“I have experienced the greatest terror. I have experienced the greatest terror. I have experienced the greatest terror. I see his eyes when I close mine. They are hollow. Black. They saw me and pierced me. His wet hand. I will not sleep. His voice (unintelligible text).”
The coup de grace is an account from 2006. In it, a woman describes waking up in the middle of the night. Sure that her husband has gotten out of bed to go to the bathroom, she tries to steal the sheets, only to find out that he is still next to her:
“When he turned to face me, he gasped and pulled his feet up from the end of the bed so quickly his knee almost knocked me out of the bed. He then grabbed me and said nothing.
After adjusting to the dark for a half second, I was able to see what caused the strange reaction. At the foot of the bed, sitting and facing away from us, there was what appeared to be a naked man, or a large hairless dog of some sort. Its body position was disturbing and unnatural, as if it had been hit by a car or something.”
The Rake looks at them, and then scrambles over, peering closely into the husband’s face. Neither of them dare move. Then the Rake dashes down the hall toward the childrens’ room. The woman screams and hurries to follow, but is too slow. By the time she gets there, her daughter is covered in blood, and the Rake is gone. Her husband frantically rushes their daughter to the hospital, but loses control of his car on the way and ends up in a lake, killing them both.
Obsessed over whether the Rake has visited again or not, the woman sets up a digital recorder near her bed. After weeks of nothing, she finally catches the Rake’s voice, shrill and high-pitched. With horror, she realizes that she’s heard it before, that he had said something to them that night, though she didn’t register it at the time. She can’t bring herself to listen to the recording, to find out what he might be saying now. She lives in terror of waking to find his face in hers.
There was even a detailed explanation of how the Rake reproduces, which involves french kissing, a pupua launching down the human’s throat, and a full-grown Rake bursting forth some months later (the author notes that this is “scientifically no stranger than seeing the presence of horse hair parasites living inside a praying mantis by placing it in water,” but offers no explanation of how they might have come upon this information).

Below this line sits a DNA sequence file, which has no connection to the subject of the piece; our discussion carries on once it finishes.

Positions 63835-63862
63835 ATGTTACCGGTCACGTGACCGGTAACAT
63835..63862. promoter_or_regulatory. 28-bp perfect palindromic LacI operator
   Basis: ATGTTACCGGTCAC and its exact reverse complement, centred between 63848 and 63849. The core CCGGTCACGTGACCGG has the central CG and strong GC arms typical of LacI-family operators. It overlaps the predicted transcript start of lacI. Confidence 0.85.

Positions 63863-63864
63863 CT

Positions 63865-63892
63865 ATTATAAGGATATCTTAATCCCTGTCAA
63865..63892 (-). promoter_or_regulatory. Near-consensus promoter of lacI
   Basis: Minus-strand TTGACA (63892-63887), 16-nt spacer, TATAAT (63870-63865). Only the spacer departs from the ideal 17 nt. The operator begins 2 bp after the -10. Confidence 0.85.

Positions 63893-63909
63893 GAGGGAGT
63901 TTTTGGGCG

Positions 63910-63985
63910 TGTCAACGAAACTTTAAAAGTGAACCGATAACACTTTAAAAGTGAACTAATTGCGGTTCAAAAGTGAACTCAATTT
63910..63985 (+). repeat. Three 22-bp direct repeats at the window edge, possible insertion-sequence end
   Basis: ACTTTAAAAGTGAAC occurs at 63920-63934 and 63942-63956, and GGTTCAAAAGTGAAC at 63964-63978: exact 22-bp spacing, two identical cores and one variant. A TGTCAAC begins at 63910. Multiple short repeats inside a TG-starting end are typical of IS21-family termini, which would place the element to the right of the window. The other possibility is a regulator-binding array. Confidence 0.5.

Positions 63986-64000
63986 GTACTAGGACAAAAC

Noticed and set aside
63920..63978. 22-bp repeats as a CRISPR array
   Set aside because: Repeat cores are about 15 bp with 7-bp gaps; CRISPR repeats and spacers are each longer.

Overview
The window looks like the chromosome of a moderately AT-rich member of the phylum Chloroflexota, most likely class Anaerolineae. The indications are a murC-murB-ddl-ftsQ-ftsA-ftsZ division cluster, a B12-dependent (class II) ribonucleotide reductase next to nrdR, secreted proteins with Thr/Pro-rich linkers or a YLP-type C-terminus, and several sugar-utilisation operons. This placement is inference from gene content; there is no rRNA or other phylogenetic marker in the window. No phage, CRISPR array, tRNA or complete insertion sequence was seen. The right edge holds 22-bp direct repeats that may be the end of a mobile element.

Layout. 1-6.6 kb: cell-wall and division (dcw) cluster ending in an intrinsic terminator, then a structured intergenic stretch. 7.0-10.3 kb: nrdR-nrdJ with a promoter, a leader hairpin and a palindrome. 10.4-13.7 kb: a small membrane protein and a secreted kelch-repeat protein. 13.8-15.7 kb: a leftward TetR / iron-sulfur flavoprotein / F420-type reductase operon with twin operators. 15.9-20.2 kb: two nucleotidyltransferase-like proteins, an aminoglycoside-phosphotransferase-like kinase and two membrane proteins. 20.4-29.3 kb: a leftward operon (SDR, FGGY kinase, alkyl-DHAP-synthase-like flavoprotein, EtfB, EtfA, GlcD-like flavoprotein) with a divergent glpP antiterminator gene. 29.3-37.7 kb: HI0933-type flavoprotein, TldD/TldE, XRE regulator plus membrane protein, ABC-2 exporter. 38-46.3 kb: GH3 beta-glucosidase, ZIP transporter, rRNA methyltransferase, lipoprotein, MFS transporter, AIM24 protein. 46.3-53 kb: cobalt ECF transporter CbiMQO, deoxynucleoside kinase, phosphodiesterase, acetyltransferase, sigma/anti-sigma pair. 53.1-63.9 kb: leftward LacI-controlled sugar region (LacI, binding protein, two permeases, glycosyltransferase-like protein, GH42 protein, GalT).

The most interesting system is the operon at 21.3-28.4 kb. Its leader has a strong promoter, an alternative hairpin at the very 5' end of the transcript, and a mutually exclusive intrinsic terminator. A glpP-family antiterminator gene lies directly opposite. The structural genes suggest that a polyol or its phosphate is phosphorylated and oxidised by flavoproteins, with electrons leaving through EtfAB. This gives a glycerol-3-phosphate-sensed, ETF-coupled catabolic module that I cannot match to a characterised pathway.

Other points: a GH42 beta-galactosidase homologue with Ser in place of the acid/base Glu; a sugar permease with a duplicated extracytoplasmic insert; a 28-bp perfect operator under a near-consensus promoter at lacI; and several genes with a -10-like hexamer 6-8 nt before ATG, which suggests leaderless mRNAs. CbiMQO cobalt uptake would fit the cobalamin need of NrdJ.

“[I] woke up at 3 am to the feeling of something watching me. I felt extremely uneasy. I rolled over to look around the room and my eyes locked onto something standing beside my mom. It was extremely tall but looked as if it had a broken back and couldn’t stand up completely. It was slouched over and had extremely pale skin and bones sticking out under the skin everywhere due to how skinny it was. It had long claws hanging from both hands. It’s face was sunken in and eyes were completely black holes. A few greasy hairs were visible on its head. It had no clothes but also no genitals or nipples.
I was HORRIFIED. I rolled over and covered myself up head to toe with the cover. I refused to move or look out the rest of the night even though I was fully awake. Eventually, my mom finally woke up that morning. She immediately started complaining of her side hurting. She raised her shirt to look and found huge claw marks down her side. It was three deep wounds which were extremely inflamed and still bleeding. I felt horrible knowing that thing did that to her while I lay beside her hidden.
A couple months later I saw the creature again. Although, not as horrible as the first experience. I was woken up to the creature slouched on the floor on my side of the bed. It was watching me sleep. I covered myself up again immediately but this time got the courage to peek out and found it still looking at me. I’m not sure when it went away because I didn’t dare look again.”
“It was around 4:09 at night and I woke up from hearing scratching noises outside I was so scared but I got up and looked out the window the sun was starting to come up and birds were starting to chirp and all that. So I closed my window and pulled down the curtains. Just as I was turning around I see this naked man that was a very pale grey with huge hands and very long claws it sounded like it was weeping and then I stepped on a broken floorboard and it creeked and the thing slowly turned its head and what I saw has scarred me for life. Its eyes we’re pure white and had a bright glare to them and it’s teeth we’re very long I quickly turned around and about 5 mins of pure silence I got the guts to grab a baseball bat that was next to me and beat the crap out of it until it died but when I turned around all prepared to smack it in the head with my weapon it was gone. I was shocked and I dropped the bat and ran to my bed and buried my face into my pillow crying my eyes out because I could not believe what I just saw.”
Suddenly, the line between the fiction of the Rake and real, off-Photoshop encounters blurred. The Rake, born of 4chan, had become something bigger.
The Rake returns
So what are we to make of all of this, if these pre-4chan Rake witnesses swear up and down that their accounts are true? This is the internet, and as we know, no one ever lies on the internet.
The Rake could be explained away by science. Many accounts involve someone waking up in the middle of the night and seeing something standing over them. This might make the bulk of “real” Rake sightings easy to dismiss as colorful episodes of sleep paralysis. Factor in errant camera fluff for those non-bedtime encounters, and we’re all squared away. As I mentioned above, there is something nicely primal about the Rake. Any of us might imagine up a monster like that on our own.